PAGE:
Democrat Timothy M. Kaine eked out a narrow victory in the race for lieutenant governor of Virginia yesterday, riding a promise to transcend partisan divisions while capitalizing on the party's strong showing at the top of the ticket to defeat Republican Jay K. Katzen.
Kaine's 50 percent to 48 percent victory was the closest of the three statewide races. The win was made possible by lopsided Democratic victories in a handful of places, including Arlington County and Alexandria in Northern Virginia, industrialized Tidewater areas such as Norfolk and Portsmouth, and Kaine's home base of Richmond, where he served two terms as mayor before embarking on his bid for statewide office.
The victory makes Kaine the party's most likely candidate for governor in 2005. With Virginia governors limited to a single four-year term, the clock was already ticking on Gov.-elect Mark R. Warner last night.
"Tonight, we are one Virginia," Kaine told cheering supporters at Richmond's Marriott Hotel. "The voters voted to end partisan division and negative campaigning."
The curiosity of Kaine's campaign was that his views on prominent social issues were thought to put him too much at odds with many of Virginia's conservative voters. He opposes the death penalty, for instance, and supports abortion rights and some gun restrictions.
But Kaine, 43, a Harvard-educated civil rights lawyer, emphasized throughout his campaign the importance of "reaching across the artificial lines that divide us" and instead focusing on devising solutions.
For example, Kaine liked to highlight a model gun program developed during his time on the Richmond City Council that not only won broad political support but also helped drop the city's homicide rate by 55 percent.
One of his stock lines was: "Now more than ever, it's time we set political divisions aside to work together to improve the quality of life for Virginia's families."
Said Scott Keeter, a pollster and government professor at George Mason University: "Politics in Virginia had a pretty nasty tone for a number of years, and I think the voters were very receptive to his message of bridge-building and getting things done. My sense has always been that Virginia is not as conservative as its reputation."
The Katzen campaign, led by a seemingly indefatigable candidate who put 6,000 miles a month on his Mercury Sable, started out well behind in the polls but had closed the margin as the election neared.
Just after 11:50 p.m., Katzen emerged from his 18th-floor suite at the Omni Hotel to deliver a concession speech to a dwindling crowd. Most of the media had left, the band had packed up and only about 60 supporters remained from the hundreds who had filled the ballroom earlier in the evening.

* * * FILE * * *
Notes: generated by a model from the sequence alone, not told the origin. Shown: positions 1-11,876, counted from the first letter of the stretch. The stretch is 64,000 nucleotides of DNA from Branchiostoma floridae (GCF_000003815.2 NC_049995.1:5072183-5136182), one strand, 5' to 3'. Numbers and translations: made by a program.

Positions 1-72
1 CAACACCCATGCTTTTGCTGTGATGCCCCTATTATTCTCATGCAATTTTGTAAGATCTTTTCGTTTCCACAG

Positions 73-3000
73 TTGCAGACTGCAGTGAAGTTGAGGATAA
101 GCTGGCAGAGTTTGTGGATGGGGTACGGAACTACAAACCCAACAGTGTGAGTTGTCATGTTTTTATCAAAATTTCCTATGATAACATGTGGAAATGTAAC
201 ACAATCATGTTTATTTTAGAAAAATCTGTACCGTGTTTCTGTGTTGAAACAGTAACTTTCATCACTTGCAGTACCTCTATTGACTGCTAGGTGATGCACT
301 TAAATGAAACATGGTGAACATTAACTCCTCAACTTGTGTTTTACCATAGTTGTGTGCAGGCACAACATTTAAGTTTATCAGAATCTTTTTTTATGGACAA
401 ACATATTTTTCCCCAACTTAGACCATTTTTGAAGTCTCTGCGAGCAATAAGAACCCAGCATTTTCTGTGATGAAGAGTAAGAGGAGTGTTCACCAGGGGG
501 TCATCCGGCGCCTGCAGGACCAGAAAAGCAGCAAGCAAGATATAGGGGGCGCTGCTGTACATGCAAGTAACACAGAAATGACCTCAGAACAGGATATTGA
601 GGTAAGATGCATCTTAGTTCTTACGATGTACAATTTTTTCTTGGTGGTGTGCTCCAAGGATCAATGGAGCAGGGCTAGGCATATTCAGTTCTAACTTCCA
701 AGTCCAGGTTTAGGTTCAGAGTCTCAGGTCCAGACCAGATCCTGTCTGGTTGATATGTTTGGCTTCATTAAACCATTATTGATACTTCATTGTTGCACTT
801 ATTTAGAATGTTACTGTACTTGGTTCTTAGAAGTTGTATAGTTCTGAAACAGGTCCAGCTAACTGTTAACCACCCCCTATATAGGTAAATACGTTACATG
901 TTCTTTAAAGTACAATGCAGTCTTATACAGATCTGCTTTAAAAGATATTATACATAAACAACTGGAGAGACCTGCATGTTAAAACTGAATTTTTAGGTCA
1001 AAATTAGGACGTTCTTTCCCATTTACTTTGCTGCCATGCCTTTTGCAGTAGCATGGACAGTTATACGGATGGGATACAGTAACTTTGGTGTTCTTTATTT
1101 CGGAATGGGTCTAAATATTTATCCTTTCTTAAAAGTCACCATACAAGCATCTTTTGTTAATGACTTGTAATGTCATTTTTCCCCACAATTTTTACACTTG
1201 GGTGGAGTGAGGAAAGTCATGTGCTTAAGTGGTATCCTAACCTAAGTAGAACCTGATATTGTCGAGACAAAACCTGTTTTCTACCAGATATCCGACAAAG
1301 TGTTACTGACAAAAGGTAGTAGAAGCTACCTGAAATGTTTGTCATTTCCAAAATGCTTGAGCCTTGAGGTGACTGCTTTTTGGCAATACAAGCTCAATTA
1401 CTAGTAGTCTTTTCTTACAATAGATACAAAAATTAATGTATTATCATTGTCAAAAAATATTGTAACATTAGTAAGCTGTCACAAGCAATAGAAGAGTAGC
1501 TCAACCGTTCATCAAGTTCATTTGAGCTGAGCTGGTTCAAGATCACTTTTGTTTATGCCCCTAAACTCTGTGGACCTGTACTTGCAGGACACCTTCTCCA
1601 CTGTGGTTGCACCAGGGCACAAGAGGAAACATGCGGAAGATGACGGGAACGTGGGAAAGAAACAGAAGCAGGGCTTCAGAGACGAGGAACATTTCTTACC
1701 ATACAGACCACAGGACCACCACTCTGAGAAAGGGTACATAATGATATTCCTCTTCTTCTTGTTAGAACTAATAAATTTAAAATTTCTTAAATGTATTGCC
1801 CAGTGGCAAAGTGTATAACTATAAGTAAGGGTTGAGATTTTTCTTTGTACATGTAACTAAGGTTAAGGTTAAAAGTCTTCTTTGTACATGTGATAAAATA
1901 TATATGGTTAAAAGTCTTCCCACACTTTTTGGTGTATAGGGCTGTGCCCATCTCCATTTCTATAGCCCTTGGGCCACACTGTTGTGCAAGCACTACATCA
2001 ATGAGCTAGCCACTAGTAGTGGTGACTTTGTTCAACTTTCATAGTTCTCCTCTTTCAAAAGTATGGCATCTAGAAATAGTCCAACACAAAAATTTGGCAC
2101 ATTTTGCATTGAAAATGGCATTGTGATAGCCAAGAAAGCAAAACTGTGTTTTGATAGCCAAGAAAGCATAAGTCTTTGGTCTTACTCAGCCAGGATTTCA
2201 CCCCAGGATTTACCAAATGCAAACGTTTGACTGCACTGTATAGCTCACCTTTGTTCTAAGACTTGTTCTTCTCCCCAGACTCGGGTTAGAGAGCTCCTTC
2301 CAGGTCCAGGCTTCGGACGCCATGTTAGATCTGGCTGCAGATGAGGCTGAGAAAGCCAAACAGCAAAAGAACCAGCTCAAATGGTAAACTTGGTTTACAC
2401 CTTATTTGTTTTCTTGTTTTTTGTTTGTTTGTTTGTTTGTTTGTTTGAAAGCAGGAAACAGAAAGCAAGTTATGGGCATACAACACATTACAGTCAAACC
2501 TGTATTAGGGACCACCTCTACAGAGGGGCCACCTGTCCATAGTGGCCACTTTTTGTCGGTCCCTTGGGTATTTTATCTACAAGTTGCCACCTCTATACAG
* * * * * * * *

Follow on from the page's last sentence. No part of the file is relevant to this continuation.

"I can't pretend that this doesn't hurt, but I leave you with my head held high, my principles intact, my positions unchanged and my pride undiminished over being a conservative, a Virginian and an American," Katzen said.
Katzen, 65, a social conservative and former Princeton cheerleader, began the contest this summer 11 points behind, according to polls conducted by Mason-Dixon Polling and Research Inc., and he was the least known of the statewide candidates. But 35 percent of voters were undecided then. By October, another Mason-Dixon poll showed that Kaine's lead had become so small as to be statistically insignificant.
A member of the House of Delegates since 1994 and a former Foreign Service officer behind the Iron Curtain, Katzen spoke of knowing "the shadowy world from which our security has been challenged." His campaign emphasized experience.
Together, Kaine and Katzen provided voters with a far starker contrast than did the mainline gubernatorial candidates. They disagreed on schools, taxes, abortion, the death penalty, gun rights and a sales tax referendum to pay for roads in Northern Virginia.
The Katzen campaign, however, was set back by two events.
First, an effort by Katzen backers to portray Kaine as an extreme liberal, a supporter of gay marriage and an enemy of such U.S. institutions as the Boy Scouts backfired when newspaper editorials across the state denounced those claims as unsupported. Katzen backed off and was attacked as malicious.
Then the GOP gubernatorial candidate, Mark L. Earley, fared poorly against Warner.
"When you are running for lieutenant governor, it really helps to have a winning candidate at the top of your ticket," said former Democratic lieutenant governor Donald S. Beyer Jr. "A win by Mark Warner is a very good thing for Tim Kaine."
Libertarian candidate Gary A. Reams, 45, who campaigned on the argument that marijuana-prohibition laws have "gone too far," finished a distant third.
Staff writers Steven Ginsberg and David Cho contributed to this report.